Thanks for stopping by, and let me know what you end up with!

      Best,

      Patrick

      • Mahesh

        Hi Patrick, thanks very much for taking time to read and respond. Your posts with wonderful pictures and responses to any questions keep me coming back here. I keep checking everyday this site and a few others that I like. I’ll let you know what I end up with.
        Thanks again.

      • Patrick

        Hi Mahesh!

        Not a problem! I’m always happy to help, and thank you very much for the kind words! Yes, definitely let me know what you end up with! Talk soon!

        Best,

        Patrick

  • Markus

    Hey Patrick.
    First of all: fantastic shots! I have been in NYC last year and would be happy if I would have the same stunning pictures than you ;)
    And I really enjoyed the review. You nailed it! Even I own the 50/2 already I loved to read your thoughts. Totally agree by 100% (also the thing with the silver lens on a black body ;)
    Good for me I don’t own the fantastic 56/1.2 – so I don’t have to compare them to find out which one is better for me. Fact is: the 50/2 is just great for my needs!
    My setup now is the X-Pro2 with the 14/2.8 – 23/2 – 35/2 – 50/2 … Small, light, perfect. The only “downside” is, that the 35mm lens is almost jobless now. Especially for travelling I leave the 35mm at home. The other 3 lenses give me everything I need. Especially for city trips.
    Again: Great job, Patrick! Reviews like this are always a big help for people who are thinking about buying new gear!!!

    • Patrick

      Hi Markus!

      Thanks for the very kind words! I really appreciate it, and thanks for taking the time to read my review! I can definitely appreciate what the f1.4 lenses bring to the table but these new f2 lenses are simply awesome. Fast, quiet, sharp, and best of all, very compact. There really isn’t a bad one in the bunch.

      It sounds like you have an awesome setup! I think out of all the f2 lenses, the 35mm is still my favorite (mostly because the 50mm focal length is my favorite) but I can see how it’s almost jobless haha :). With the 23mm and 50mm, you have pretty much everything covered.

      This new 50mm f2 is such a sweet lens! I no intentions of purchasing one when it was first announced but after using it, I’m so tempted to get one for myself. I hope you continue to enjoy it, and feel free to stop by from time to time to let me know how it works out for you! Thanks for stopping by, and leaving such a nice comment!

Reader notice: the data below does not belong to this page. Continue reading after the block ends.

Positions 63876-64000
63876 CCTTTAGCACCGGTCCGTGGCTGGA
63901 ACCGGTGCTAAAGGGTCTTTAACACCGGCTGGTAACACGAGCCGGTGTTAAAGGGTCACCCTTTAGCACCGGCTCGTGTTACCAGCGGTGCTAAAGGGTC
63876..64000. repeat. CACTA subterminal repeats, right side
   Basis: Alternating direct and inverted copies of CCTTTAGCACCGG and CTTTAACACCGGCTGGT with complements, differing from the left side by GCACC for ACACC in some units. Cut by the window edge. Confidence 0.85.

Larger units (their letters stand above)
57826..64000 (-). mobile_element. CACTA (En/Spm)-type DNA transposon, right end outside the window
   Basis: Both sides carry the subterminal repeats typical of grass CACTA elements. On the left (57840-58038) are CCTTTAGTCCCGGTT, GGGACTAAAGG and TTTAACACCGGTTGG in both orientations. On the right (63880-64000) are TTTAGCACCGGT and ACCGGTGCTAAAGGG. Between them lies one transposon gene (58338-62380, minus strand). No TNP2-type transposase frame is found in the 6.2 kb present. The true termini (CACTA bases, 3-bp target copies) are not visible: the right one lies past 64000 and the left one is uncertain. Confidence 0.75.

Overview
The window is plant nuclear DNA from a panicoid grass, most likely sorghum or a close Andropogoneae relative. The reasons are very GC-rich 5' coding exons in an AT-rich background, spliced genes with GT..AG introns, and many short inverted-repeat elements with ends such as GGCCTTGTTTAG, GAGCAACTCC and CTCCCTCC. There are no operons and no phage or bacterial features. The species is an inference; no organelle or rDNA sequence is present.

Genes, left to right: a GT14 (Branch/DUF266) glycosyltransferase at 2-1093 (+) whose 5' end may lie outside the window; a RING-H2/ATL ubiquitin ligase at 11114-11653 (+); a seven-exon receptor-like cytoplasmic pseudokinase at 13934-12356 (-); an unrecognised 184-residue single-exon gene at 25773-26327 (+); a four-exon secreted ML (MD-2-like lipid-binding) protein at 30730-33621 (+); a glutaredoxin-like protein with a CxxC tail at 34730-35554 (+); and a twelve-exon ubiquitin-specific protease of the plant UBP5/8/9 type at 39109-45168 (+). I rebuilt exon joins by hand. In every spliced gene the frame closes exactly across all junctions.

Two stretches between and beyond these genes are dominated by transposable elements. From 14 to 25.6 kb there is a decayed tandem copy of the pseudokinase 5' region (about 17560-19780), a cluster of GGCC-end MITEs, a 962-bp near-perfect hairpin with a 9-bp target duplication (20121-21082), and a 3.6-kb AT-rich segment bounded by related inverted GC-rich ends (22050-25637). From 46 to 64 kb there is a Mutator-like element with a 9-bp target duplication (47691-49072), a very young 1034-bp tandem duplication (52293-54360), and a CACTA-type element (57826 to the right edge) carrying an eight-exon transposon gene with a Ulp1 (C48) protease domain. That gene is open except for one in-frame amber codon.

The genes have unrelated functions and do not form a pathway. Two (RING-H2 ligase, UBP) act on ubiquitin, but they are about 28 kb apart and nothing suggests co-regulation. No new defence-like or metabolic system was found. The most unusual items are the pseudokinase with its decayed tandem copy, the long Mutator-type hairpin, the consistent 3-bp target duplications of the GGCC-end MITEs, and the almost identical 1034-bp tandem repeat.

Best regards,

      Patrick

    • Steve

      Hi Markus,
      You pretty much have the same lens set up I will have. Right now I have the 14/2.8 and 35/2. My camera is the X-Pro 1. The first week or so of April I’m getting the X-Pro 2 with the 23/2 and a month or two later probably complete the set up with the 50/2.
      Cheers,
      Steve

  • MJ

    Thanks for the great review.

    So I had a delima–and ended it quickly.

    Had JUST purchased the 56 1.2. Seemed pretty good but a kind of wobble sound bothered me so I called Fuji and asked a bunch of questions. Well first let me say wobble is a bit too strong. But as I opened and closed the aperture I could hear and feel them work. A repair technician at Fuji assured me there was nothing defective going on. Believe it or not at that time I had not heard of the 50mm f/2. I “discovered” it serendipitously while discussing the virtues of the Fuji system with the technician. Consoled that my purchase of the 56 was not a waste allowed me to rethink and do a bit more researching .

    I spent half a day reading about the 50 f2 and then quickly boxed up the 56mm and returned it. The 50 is on the way!

    I SHOOT EXCLUSIVELY IN. s i l e n t MODE .

    Don’t want to hear anything. Used the Sony and Olympus the same way.

    Can’t wait to get the 50mm f2. !!!!

    • Patrick

      Thanks MJ!

      I appreciate you taking the time to read my review, and to leave a comment! I actually had trouble initially when I bought the APD version of the XF 56mm. The non-APD version that I reviewed was excellent. I had no problems with it but when I bought the APD version, I ended up exchanging it twice because I found the aperture ring way to loose for my taste. My 56mm still works great, and I absolutely love the lens but the XF 50mm is definitely a nice lens as well. The build quality is much better, it’s fast, and of course, it’s silent! Let me know how it works out for you once you’ve had some time with it! Thanks for stopping by!

      Best,

      Patrick